When you have cancer, the symptoms you feel usually depend on where the cancer is in your body, how big it is, and the organs it affects. The treatments you get can change how you feel, too. Though the disease is different for everyone, some symptoms are very common, including fatigue, pain, and nausea.
No matter which side effects you feel, you don’t have to just live with them. Talk to your doctor about medicines and other ways you can handle your symptoms and feel better.
Everyone gets tired from time to time, but cancer fatigue can make you too exhausted to do anything -- even lift yourself up off the couch. It lasts longer than normal tiredness, and it doesn't get better with rest.
To feel more awake and energized:
- Don't push yourself. Only do as much as you can handle. Ask friends and family to help you with basic chores, like shopping, cooking, or cleaning, so you can save your energy for the things that matter.
- Rest. Take 20-minute naps or breaks during the day to regain your strength.
- Exercise. Moving actually gives you more energy than staying on the couch. Get in the habit of taking a daily walk or bike ride, even if it’s just for 15 minutes. You'll get stronger and feel more alert.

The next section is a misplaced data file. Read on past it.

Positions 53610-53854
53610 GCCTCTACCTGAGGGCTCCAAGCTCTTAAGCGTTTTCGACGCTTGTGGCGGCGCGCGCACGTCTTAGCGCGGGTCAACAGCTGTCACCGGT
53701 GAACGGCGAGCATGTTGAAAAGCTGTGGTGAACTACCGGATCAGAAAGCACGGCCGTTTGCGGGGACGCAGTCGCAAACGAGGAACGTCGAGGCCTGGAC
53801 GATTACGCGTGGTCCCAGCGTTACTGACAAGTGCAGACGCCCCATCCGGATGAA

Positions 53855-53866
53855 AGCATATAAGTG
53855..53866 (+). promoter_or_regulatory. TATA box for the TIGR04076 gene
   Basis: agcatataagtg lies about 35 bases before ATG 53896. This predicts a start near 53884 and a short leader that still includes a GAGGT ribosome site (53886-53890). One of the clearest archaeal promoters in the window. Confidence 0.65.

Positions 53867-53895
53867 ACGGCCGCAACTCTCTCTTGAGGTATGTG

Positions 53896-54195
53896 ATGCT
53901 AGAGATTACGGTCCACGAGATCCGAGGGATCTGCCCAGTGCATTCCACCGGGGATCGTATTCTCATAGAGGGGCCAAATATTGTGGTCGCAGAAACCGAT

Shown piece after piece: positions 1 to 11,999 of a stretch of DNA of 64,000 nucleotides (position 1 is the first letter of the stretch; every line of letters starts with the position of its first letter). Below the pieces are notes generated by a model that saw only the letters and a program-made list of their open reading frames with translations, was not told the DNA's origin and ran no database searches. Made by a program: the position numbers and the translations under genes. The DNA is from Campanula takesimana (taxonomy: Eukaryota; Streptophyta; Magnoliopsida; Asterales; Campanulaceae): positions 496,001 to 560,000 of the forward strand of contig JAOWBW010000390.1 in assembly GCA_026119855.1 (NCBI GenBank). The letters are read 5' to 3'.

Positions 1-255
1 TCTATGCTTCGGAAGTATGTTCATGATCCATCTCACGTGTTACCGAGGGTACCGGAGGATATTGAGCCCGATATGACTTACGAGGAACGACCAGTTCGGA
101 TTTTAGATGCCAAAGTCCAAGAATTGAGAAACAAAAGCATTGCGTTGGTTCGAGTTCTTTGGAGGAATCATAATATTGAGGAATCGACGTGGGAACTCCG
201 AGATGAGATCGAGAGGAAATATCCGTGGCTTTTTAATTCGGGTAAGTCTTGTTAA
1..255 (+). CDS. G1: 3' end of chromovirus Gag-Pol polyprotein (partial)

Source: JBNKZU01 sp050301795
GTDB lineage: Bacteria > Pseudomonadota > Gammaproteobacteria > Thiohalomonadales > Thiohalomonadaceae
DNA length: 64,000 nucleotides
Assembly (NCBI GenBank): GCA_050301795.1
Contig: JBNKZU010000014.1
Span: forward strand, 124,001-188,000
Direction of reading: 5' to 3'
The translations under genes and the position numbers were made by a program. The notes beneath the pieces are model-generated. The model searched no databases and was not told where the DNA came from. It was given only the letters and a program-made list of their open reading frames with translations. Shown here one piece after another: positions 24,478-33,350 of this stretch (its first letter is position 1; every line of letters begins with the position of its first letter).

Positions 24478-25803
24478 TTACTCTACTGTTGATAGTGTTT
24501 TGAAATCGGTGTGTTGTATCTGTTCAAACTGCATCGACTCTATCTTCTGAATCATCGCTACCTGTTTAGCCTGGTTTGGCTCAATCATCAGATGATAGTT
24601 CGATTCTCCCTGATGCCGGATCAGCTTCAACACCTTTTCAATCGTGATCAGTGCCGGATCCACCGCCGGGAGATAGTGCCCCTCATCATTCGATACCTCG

- Eat well. Focus on a balanced diet with lots of fresh vegetables and fruit. Add more protein from eggs, fish, beans, and meat to your meals and snacks. If you don’t feel hungry or it’s hard to eat, talk to a dietitian to see how you can get the nutrients you need.
- Check your medicines. Some drugs you take to treat cancer can make you sleepy. Ask your doctor if you can change medicines or adjust the dose.
- Try yoga or acupuncture. Studies have shown that they may help relieve cancer fatigue.
Cancer pain ranges from mild to severe. It can last for a short time or stick around for a while. When you hurt, ask your doctor for relief right away, before the pain gets worse.